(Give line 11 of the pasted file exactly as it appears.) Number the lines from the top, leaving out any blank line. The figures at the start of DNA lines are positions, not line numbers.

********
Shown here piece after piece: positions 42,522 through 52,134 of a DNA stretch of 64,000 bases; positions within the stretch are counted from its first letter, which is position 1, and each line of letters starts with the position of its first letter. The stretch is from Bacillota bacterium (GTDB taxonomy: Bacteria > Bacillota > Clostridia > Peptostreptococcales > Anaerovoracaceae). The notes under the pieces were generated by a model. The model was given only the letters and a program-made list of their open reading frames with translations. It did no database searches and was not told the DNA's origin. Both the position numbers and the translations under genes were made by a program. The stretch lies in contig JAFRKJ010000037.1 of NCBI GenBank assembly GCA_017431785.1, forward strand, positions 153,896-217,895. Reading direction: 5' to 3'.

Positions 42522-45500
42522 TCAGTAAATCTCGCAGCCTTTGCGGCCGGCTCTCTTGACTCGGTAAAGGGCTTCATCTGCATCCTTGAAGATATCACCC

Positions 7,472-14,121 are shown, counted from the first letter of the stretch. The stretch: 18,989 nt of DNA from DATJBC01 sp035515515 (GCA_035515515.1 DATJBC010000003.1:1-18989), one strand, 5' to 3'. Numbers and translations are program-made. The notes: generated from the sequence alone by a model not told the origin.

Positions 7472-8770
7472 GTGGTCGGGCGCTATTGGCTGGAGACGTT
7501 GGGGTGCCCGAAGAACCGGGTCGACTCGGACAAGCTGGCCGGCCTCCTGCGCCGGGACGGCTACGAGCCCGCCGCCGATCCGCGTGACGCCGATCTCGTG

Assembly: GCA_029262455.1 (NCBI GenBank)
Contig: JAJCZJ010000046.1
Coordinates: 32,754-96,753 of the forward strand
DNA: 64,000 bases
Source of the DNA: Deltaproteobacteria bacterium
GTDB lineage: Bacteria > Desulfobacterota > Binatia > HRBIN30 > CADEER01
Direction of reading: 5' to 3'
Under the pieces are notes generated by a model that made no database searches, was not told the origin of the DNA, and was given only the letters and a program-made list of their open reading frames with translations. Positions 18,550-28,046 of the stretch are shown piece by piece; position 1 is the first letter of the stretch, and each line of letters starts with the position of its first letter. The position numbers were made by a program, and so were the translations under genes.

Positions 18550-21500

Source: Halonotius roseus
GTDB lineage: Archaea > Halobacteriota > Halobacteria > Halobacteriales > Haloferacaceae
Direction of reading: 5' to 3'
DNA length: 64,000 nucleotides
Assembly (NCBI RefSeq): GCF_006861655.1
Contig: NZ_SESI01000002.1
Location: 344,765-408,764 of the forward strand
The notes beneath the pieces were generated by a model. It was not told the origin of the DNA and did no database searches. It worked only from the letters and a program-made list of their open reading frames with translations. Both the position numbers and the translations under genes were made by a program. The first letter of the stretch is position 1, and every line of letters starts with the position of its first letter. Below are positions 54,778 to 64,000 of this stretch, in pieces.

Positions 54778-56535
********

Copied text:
DNA: 64,000 bases